Provided the projects outlined in paragraphs A & B comply with the Stream Maintenance Criteria listed in this Policy, the activities should be considered as having negligible impacts and may proceed without additional review under the WPA.
- Stream channel maintenance work to improve fish runs that involves replacement of existing small wood or aluminum fish ladders, repair of concrete fish ladders, or other activities designed to improve stream flow and fish passage, and do not require substrate excavation, should be reviewed under a Request for Determination of Applicability. In general, MassDEP supports these maintenance projects because they contribute to the protection of fisheries without foreseeable alterations to wetland resources. The MassDEP presumes these activities will further the goals of this policy provided the conservation commission agrees that the activity constitutes work to an existing structure identified in DMF’s published survey of diadromous fish passages and the project otherwise complies with the Stream Maintenance Criteria listed in this Policy.
- MassDEP recommends that a Restoration Notice of Intent be filed for stream channel projects involving new construction, reconstruction, and/or replacement of fish ladders (other than existing wood ladders), in-stream dredging, or other activities involving the use of heavy equipment.
Stream Maintenance Criteria
MassDEP supports diadromous fisheries stream channel maintenance provided the following criteria are met:
- The work is undertaken by DMF, DMF is a cooperating agency for the work, or the work is directly supervised by DMF.
- Work is undertaken pursuant to a DMF-approved Stream Management Plan.
- Written notice to the conservation commission is provided 30 days prior to the work and DMF addresses reasonable requests related to the project.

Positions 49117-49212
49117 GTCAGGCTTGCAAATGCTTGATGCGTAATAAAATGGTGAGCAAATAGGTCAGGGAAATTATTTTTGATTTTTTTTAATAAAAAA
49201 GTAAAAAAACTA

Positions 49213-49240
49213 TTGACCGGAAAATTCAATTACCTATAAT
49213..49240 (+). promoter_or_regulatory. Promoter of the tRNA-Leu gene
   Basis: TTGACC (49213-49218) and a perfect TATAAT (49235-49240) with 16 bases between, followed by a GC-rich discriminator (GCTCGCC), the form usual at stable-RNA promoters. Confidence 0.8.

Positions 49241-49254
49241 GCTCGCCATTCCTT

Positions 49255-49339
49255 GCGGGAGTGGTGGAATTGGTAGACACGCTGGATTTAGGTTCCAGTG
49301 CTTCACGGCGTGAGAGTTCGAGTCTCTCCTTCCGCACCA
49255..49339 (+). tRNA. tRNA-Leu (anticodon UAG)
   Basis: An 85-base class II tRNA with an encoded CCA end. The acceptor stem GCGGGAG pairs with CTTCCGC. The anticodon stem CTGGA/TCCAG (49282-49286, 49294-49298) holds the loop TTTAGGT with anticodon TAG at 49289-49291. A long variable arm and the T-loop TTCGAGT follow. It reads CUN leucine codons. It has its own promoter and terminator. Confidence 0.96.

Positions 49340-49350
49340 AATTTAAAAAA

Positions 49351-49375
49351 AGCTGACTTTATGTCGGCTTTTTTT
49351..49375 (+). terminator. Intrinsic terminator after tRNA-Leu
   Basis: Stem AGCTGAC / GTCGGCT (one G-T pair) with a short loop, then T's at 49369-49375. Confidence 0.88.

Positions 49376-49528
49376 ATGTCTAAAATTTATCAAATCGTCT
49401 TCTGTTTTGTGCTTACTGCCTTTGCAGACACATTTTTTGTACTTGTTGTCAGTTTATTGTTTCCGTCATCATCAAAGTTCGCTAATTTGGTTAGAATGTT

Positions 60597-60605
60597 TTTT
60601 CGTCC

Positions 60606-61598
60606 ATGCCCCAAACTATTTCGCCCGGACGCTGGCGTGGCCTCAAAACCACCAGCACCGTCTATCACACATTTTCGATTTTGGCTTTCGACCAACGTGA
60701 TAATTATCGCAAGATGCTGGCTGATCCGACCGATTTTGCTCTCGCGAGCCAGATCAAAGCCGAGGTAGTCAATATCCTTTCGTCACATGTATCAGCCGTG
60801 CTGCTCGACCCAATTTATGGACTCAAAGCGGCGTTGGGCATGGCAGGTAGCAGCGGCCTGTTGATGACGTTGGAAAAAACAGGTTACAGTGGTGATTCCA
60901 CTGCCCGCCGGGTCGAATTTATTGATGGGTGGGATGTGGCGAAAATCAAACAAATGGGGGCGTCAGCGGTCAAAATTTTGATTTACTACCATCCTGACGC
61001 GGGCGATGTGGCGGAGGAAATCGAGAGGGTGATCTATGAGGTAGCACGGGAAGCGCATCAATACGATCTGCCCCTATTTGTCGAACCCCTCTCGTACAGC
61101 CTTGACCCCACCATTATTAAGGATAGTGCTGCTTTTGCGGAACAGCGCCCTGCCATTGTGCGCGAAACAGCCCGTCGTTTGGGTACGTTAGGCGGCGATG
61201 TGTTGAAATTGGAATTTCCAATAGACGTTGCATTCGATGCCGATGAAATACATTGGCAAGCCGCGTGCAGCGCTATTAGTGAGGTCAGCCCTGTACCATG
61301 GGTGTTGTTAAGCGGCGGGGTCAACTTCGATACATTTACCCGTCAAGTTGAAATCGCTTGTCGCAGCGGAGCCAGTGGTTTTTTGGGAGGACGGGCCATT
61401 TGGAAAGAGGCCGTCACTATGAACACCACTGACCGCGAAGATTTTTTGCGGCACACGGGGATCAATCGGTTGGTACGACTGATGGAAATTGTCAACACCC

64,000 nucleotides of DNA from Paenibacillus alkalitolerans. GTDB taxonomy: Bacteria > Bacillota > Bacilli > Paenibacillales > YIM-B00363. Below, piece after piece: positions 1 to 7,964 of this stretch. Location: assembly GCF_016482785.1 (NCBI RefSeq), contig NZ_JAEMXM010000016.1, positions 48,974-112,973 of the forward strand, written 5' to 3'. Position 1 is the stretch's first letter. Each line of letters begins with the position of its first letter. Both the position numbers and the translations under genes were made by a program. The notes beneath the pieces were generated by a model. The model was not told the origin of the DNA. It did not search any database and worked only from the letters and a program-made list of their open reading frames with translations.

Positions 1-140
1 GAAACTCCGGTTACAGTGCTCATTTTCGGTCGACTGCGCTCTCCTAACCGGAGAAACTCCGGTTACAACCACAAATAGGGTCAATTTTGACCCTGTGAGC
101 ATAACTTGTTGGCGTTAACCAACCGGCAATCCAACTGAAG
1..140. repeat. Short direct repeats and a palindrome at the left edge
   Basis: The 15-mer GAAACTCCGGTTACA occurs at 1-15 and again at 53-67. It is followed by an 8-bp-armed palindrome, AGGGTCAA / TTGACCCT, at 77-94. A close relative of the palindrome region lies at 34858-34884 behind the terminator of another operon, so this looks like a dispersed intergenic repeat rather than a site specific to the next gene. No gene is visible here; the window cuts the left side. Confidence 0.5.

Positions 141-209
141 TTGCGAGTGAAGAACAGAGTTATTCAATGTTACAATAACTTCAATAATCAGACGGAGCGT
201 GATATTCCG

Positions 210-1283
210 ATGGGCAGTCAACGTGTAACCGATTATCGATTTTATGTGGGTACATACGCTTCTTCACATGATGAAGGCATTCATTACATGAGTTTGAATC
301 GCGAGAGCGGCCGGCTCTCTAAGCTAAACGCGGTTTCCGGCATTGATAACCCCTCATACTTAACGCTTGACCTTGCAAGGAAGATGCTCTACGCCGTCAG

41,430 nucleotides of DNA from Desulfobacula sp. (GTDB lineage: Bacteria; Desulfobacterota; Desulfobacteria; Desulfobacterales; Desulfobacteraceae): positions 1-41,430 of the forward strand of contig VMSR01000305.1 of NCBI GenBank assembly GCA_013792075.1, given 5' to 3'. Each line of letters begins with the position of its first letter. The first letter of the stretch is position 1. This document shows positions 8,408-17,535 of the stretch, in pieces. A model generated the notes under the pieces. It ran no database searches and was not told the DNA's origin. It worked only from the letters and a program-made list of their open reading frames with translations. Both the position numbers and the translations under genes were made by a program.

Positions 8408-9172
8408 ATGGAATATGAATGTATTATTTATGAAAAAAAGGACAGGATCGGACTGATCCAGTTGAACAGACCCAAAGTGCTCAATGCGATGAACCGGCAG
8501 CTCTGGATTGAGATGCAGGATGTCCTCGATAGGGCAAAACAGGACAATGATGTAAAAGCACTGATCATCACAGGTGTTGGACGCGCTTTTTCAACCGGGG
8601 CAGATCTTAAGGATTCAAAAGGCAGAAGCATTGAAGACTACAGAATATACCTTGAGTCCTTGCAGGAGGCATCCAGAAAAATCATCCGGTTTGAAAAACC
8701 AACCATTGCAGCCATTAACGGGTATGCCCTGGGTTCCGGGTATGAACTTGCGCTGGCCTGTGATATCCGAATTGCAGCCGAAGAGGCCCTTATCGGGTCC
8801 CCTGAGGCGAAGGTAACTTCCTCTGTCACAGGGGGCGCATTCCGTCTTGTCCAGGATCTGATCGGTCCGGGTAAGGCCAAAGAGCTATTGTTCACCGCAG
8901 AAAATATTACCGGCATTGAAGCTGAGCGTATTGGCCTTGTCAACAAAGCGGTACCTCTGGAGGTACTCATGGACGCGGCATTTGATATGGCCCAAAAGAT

- The work is subject to time-of-year restrictions of April 1 to May 31 for river herring runs and March 1 to May 31 for locations with brook trout or rainbow smelt present unless otherwise allowed in a specific DMF-approved fisheries management plan for a particular watercourse or to remove a significant obstruction to fish passage following DMF approval.
- The project is designed to maintain stream flow sufficient to sustain diadromous fish passage and promote stream heterogeneity (e.g., stream riffles) and channel morphology.
- Live vegetation removal is limited to mid-channel rooted vegetation or snag debris that threatens to reduce water flow or impede fish passage, or that has the potential to reduce water flow or impede fish passage with further growth and debris accumulation. Root masses in the stream channel can be considered for removal if their continued growth could threaten fish passage or encourage channel braiding.
- In-channel maintenance is limited to the removal of trash, debris and tree falls that can directly impede and block fish passage.
- Any realignment of displaced stones at existing weirs provides backwater shallow channels to assist fish passage.
- All stream maintenance is conducted by hand (i.e., saws and clippers).
- Cutting of riparian vegetation and stream canopy is minimized to preserve overhanging branches which shade the stream channel, moderate stream water temperatures, and inhibit algal growth.
- Stream bank growth is preserved, or minimally disturbed, except in rare cases such as the uprooted trunks of large caliper trees that can destabilize and erode banks leading to diversions from main stem flow.
- Mowing of stream banks is prohibited.
- Removal of dead vegetation debris is limited to that which impedes fish, impinges fish, or encourages additional accumulation of stream obstructions. Logs or stumps within stream banks may enhance river habitat and should be altered only as necessary to provide fish passage. Strategic bank and near-bank placement of woody debris instead of removal should be considered in all stream maintenance plans.
|Date published:||April 27, 2022|
|Last updated:||April 27, 2022|